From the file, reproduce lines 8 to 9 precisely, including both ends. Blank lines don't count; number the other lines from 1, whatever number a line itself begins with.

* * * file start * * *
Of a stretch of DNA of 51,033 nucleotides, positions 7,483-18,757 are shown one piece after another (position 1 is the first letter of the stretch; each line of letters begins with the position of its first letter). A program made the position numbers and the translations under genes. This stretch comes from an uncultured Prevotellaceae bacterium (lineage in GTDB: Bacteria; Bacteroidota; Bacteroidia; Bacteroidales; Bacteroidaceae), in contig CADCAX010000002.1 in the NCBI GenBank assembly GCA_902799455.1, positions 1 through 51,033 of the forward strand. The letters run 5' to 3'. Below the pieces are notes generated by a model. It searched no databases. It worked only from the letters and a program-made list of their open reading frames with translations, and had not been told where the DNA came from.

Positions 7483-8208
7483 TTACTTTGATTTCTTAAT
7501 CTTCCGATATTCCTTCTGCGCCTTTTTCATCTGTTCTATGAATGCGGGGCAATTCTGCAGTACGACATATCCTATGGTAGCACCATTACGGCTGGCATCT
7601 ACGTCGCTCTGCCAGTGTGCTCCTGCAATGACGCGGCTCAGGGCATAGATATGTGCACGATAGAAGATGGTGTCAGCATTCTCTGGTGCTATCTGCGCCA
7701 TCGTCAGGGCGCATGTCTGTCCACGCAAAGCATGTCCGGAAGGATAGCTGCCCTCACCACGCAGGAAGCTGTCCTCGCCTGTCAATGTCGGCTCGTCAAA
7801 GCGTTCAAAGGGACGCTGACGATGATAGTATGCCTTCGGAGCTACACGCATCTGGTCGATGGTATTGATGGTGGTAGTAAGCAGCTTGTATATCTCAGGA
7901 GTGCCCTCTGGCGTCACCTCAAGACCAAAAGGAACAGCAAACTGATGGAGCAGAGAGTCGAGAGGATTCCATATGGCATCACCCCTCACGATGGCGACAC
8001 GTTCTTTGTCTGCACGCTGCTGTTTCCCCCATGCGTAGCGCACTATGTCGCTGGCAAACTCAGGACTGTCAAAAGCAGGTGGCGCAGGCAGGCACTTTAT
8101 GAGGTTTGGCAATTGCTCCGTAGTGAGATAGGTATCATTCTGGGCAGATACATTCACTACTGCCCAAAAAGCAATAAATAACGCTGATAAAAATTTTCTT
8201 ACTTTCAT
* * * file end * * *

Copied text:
7901 GTGCCCTCTGGCGTCACCTCAAGACCAAAAGGAACAGCAAACTGATGGAGCAGAGAGTCGAGAGGATTCCATATGGCATCACCCCTCACGATGGCGACAC
8001 GTTCTTTGTCTGCACGCTGCTGTTTCCCCCATGCGTAGCGCACTATGTCGCTGGCAAACTCAGGACTGTCAAAAGCAGGTGGCGCAGGCAGGCACTTTAT